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Portrait of Jennie
Alternate Title: Tidal Wave
Director: William Dieterle (Dir)
Release Date:   22 Apr 1949
Premiere Information:   World premiere in Los Angeles: 25 Dec 1948; New York opening: 22 Mar 1949
Production Date:   late Mar--mid-Apr 1947; mid-Jun--early Oct 1947 at RKO-Pathé Studios (New York City--Harlem)
Duration (in mins):   82 or 86
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Cast:   Jennifer Jones (Jennie Appleton)  
    Joseph Cotten (Eben Adams)  
    Ethel Barrymore (Miss Spinney)  
    Lillian Gish (Mother Mary of Mercy)  
    Cecil Kellaway (Mr. Matthews)  
    David Wayne (Gus O'Toole, taxi driver)  
    Albert Sharpe (Mr. Moore, saloon keeper)  
    Henry Hull (Eke)  
    Florence Bates (Mrs. Jekes, the landlady)  
    Felix Bressart (The old doorman)  
    Clem Bevans (Capt. Catch Cobb)  
    Maude Simmons (Clara Morgan)  
    Esther Somers (Mrs. Bunce)  
    John Farrell (The policeman)  
    Robert Dudley (An old mariner)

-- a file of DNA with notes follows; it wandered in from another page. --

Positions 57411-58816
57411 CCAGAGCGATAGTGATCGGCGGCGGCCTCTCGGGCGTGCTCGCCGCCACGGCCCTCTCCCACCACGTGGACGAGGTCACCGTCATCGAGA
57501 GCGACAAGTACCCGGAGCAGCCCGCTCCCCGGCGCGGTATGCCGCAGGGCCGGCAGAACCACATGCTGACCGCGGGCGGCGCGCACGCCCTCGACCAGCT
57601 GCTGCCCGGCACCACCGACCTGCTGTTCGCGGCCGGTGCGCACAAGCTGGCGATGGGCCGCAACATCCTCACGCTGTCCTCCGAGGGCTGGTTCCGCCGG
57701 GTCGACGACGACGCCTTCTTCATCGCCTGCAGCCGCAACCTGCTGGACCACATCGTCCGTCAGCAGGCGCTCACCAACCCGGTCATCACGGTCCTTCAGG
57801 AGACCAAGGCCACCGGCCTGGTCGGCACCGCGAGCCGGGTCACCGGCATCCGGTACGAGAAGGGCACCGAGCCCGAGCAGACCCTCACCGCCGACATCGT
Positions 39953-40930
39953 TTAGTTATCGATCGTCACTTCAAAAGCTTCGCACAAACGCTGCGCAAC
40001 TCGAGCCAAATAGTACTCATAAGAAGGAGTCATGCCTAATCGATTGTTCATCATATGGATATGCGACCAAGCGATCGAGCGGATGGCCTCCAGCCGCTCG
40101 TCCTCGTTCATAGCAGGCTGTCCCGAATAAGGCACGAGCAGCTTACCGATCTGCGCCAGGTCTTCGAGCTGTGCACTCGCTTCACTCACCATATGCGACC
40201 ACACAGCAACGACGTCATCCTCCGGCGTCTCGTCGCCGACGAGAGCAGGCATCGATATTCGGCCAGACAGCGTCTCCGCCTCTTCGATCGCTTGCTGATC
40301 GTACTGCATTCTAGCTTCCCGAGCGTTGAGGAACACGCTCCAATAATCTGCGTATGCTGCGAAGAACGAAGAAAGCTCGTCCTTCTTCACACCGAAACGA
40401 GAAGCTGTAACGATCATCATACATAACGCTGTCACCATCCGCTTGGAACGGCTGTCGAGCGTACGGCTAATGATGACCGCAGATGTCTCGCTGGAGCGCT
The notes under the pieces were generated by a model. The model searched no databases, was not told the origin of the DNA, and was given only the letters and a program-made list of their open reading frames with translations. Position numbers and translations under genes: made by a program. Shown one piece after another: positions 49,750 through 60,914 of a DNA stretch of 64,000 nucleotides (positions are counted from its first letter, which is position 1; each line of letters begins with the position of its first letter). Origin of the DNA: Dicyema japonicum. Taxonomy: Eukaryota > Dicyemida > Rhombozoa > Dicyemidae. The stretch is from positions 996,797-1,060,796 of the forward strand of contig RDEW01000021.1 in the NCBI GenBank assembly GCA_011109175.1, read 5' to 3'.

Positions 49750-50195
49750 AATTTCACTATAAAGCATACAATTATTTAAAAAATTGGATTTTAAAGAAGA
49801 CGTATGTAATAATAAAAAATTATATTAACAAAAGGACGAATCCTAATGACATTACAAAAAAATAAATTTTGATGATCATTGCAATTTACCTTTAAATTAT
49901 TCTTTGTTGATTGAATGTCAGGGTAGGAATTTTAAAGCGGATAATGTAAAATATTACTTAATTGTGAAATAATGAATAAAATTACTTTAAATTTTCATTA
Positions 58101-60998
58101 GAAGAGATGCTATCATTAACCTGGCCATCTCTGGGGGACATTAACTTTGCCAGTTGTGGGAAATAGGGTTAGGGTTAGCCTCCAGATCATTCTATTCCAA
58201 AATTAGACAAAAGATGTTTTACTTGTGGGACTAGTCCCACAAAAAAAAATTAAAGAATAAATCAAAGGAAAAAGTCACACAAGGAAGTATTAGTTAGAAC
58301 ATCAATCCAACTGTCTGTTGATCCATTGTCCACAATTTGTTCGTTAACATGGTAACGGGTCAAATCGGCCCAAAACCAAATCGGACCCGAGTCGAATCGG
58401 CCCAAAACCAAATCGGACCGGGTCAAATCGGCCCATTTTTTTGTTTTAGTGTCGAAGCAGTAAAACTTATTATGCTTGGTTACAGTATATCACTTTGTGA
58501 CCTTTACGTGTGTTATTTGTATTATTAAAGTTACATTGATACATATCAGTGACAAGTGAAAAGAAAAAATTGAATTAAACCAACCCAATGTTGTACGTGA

Summary: In the winter of 1934, artist Eben Adam's work is rejected by art dealers Matthews and Spinney. Depressed, Eben goes to Central Park, where he sits down on a bench next to an object wrapped in newspaper. When he begins to open it, Eben hears a young girl named Jennie Appleton call out that it is hers. Jennie, who is dressed in turn-of-the-century clothes, claims that her parents are actors at a vaudeville house called Hammerstein's Victoria, but Eben says that theater was torn down decades earlier. She begins examining his paintings and becomes frightened by one depicting a lighthouse on a rocky point off Land's End in Cape Cod. Jennie tells Eben that she must leave, so he turns to get her package for her. When he turns back a moment later, however, Jennie is gone. Inside his room at a boardinghouse, Eben opens the package, which contains Jennie's silk scarf. Eben then draws a of Jennie which he subsequently sells to Mr. Matthews., The next day Eben tells his taxi driver friend Gus O'Toole about Jennie. When Eben takes out the scarf to show Gus and notices an advertisement for Jennie's parents' act on the newspaper, which is dated 1910. Later, Gus introduces Eben to restaurant's Irish American owner, Mr. Moore, and convinces him to hire Eben to paint a mural of Irish politician "Mick" Collins above the bar, which Gus insists will attract patriotic Irish customers. Days later, Eben again encounters Jennie in the park and is surprised to see that she is already a teenager. When Eben asks to meet her parents, Jennie agrees to return to the park with them, but does not. Eben decides to look for her in Times Square. There, he finds the place where Hammerstein's had been, and the guard at the new building, Pete, who had also worked for Hammerstein's, tells Eben to see a black woman named Clara Morgan. Clara, who knew the Appletons well, shows him photographs of Jennie and tells him that Jennie's parents were killed one night when their high-wire broke during a performance. Afterward, Jennie was sent to live at a convent. That evening, Eben goes back to the park where a sobbing Jennie tells him about her parents' death, which she maintains occurred earlier in the evening. Later, Moore holds a big party to celebrate the unveiling of the Collins mural. When Jennie returns again, she has matured into a beautiful convent college student and sits for Eben for her official portrait. Later Eben meets Jennie at the convent and she thanks Eben for waiting for her. Soon after Eben shows the partially completed portrait to Spinny and Matthews who are both deeply impressed. Jennie visits and asks Eben to finish her portrait then reveals that she must go away but assures him that they will meet again. After she is gone, Eben goes to the convent where she lived and learns from the Mother Superior that Jennie drowned years ago after her boat was lost in a tidal wave off Cape Cod. Delivering the completed portrait to Miss Spinny, Eben, accepting that he has met Jennie across time, rents a boat and sails out to Land's End. A fierce storm erupts and Eben's boat is smashed against the rocks. From the top of the lighthouse, Eben sees Jennie's small boat tossing in the waves and rushes down to her. Although Jennie reaches Eben and vows she will love him forever, ultimately the tide is too strong and she is swept away. Eben survives and confides to the concerned Spinny that he is at peace having seeen Jennie once last time. Some time later Eben finds artistic success through Jennie's haunting portrait.